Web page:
I hid inside of my dorm and cried.
I am not even sure why I reacted so emotionally. I think it could have been a build-up. I am often frustrated with my inability to express myself fully in Spanish (I am a very chatty and expressive person – being limited can get very frustrating). I think on this trip, I felt my inabilities more profoundly. In the week leading to this event, I was dealing with some insecurity issues, which suddenly crept in for no apparent reason. So being completely alienated, treated like a nuisance and unable to defend or explain myself adequately – has built up the frustration, and it had to find an outlet.
I cried. Partly I felt ungrateful. I have just experienced incredible adventure while seeing people living well below the poverty level. I had a bed, a fan, food and clean clothes. Yet, I just wanted my own room, with air conditioning. I wanted to take a shower and not sweat a second later and wanted to speak to someone in English! I wanted to talk to someone without struggling!
There was no one. Some people just checked into the room, so I had to put myself together. So I went for a walk. It started raining. And it rained bad. And as I was walking out in the rain, everyone looked at me in puzzlement, but I felt that this rain was washing away the sorrows. I suddenly knew what I needed to do.
I needed some self-care. I needed to recenter and come back to myself. Do things that make me feel good. Make decisions that are right for me, not for my ego or unfulfilled promises. I knew I have to stay put in place for a little bit. Meditate, come back to my yoga practice and write. Just so I feel I’m back on track. Like I’m back to being me.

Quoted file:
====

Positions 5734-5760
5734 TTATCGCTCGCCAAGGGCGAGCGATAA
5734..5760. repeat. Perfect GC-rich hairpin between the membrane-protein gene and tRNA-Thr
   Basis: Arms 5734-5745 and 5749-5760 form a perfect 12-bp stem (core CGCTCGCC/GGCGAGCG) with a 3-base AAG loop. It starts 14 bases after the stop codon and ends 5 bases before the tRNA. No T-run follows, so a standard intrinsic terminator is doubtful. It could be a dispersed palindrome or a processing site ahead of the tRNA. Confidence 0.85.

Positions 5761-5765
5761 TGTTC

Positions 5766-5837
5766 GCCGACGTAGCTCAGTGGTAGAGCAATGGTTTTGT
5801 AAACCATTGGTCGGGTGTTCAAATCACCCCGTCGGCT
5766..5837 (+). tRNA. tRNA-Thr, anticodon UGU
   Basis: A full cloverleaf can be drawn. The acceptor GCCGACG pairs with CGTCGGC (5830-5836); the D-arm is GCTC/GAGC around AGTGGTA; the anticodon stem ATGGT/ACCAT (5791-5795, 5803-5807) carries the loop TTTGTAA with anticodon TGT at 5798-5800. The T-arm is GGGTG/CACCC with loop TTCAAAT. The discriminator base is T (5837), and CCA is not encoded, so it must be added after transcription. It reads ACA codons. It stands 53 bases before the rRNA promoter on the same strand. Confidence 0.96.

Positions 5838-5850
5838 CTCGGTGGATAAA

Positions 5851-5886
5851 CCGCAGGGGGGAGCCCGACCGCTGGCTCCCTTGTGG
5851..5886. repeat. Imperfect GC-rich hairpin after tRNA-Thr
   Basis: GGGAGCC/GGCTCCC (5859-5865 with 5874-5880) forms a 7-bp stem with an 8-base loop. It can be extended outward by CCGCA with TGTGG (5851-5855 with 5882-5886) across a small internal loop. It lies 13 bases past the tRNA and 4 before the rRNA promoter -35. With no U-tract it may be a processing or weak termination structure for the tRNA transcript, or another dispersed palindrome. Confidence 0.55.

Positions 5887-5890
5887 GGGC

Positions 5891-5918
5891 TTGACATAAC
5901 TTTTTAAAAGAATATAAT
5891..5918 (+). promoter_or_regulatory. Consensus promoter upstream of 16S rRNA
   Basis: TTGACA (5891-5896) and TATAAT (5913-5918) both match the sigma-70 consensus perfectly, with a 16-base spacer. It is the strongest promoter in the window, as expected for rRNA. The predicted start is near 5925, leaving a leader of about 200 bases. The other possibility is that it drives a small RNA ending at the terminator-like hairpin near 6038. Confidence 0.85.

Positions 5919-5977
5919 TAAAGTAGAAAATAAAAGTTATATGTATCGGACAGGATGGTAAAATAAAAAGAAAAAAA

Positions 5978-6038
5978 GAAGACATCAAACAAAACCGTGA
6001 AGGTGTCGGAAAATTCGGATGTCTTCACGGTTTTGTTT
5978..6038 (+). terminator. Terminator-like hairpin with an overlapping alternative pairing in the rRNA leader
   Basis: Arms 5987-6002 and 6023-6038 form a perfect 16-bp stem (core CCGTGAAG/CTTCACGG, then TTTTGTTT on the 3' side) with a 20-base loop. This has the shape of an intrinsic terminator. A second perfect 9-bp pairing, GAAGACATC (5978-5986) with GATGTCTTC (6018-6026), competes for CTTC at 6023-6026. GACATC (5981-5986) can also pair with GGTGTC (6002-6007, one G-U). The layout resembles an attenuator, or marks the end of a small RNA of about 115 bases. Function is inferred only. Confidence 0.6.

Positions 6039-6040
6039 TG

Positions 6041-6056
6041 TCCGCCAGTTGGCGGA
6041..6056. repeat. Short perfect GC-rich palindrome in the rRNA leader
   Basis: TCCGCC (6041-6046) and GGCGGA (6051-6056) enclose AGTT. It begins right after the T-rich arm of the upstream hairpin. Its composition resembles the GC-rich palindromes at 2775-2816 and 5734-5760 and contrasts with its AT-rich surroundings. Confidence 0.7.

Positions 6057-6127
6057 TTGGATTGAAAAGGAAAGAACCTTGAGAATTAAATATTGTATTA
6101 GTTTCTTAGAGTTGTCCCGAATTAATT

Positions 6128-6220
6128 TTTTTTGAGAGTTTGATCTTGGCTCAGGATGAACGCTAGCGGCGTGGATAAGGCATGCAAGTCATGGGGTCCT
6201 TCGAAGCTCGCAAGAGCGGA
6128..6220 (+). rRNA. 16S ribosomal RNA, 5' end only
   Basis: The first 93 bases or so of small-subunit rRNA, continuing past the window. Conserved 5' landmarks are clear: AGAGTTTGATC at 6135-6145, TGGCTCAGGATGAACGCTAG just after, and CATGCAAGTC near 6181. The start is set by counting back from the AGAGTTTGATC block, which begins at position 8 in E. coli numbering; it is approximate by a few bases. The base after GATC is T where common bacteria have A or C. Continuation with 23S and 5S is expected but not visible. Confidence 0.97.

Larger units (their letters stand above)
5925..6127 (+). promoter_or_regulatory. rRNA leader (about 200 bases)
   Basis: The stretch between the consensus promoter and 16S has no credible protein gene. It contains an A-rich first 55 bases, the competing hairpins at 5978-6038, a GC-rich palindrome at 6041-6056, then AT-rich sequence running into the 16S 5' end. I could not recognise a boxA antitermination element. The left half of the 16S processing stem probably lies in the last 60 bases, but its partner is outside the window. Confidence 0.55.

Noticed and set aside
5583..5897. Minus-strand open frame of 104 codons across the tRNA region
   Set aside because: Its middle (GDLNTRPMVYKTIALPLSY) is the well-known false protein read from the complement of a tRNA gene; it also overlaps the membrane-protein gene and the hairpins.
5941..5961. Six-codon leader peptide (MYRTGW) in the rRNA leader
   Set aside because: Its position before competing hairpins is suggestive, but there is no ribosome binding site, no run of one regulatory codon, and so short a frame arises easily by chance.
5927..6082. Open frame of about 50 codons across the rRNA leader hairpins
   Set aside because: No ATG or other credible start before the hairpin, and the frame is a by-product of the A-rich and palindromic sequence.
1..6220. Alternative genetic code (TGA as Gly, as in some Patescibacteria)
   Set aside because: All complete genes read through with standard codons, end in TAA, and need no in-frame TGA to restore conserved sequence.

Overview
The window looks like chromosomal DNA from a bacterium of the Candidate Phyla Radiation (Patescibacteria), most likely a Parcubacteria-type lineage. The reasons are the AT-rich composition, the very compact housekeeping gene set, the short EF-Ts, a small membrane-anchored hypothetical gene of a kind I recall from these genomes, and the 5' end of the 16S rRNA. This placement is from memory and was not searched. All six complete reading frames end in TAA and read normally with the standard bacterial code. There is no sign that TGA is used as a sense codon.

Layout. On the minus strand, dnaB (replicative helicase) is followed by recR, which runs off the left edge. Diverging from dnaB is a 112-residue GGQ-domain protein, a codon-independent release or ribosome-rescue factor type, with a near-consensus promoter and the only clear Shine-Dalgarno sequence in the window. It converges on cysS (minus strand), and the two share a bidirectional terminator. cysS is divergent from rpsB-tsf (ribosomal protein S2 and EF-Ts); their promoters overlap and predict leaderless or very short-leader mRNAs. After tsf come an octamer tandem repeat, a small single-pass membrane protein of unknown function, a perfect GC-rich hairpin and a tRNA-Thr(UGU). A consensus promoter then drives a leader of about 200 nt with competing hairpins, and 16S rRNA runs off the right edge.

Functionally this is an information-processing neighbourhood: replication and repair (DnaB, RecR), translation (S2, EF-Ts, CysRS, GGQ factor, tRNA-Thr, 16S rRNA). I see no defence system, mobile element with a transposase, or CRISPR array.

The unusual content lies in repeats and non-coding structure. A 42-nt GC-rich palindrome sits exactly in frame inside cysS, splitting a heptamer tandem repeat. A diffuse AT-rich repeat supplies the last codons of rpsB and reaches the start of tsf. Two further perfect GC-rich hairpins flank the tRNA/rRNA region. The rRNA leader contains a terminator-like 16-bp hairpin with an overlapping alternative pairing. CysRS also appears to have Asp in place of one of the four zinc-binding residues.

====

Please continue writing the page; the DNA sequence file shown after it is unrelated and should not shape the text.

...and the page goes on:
So I am back in Santa Marta. I feel good. I again feel good in my own skin, and people compliment my Spanish. A few seconds later, someone says something, and I have no idea. But as I relax, I speak better, and I stopped being hard on myself. It’s a process – no one can perfect a language in 6 weeks.
I love Santa Marta. I really like the hostel I’m in right now, and I am about to work on a project that I was postponing for long enough.
What’s most important – I don’t want this to end. I don’t regret a second of this journey. I feel like I’m more at home than I have ever been. Although I don’t have a home.
I am learning something new about myself every day. I am aware of how far I went and the healing and self-acceptance that still is to come. I appreciate the person I am becoming and cherish every moment that is granted to me.
Solo female travel is not always a bed of roses. And if you are going outside of your comfort zone, learn a new way of living, change the bed every few days and don’t always understand the way around you – it can get both stressful and emotional.
But I love it! Travel solo will change your life forever. It will definitely change mine!
If you are a solo female traveller that struggles with emotions or meltdowns sometimes – I would like to hear from you! Leave a comment, and we can have a chat. If you are a guy – I would also like to hear from you! Does it get hard as well? Do you get emotional? Let’s have a conversation and break the media image of the perfect solo traveller – be it female or male.
Until then – happy travelling, and I will see you on the road!
Are you interested to read more about my Colombian adventure?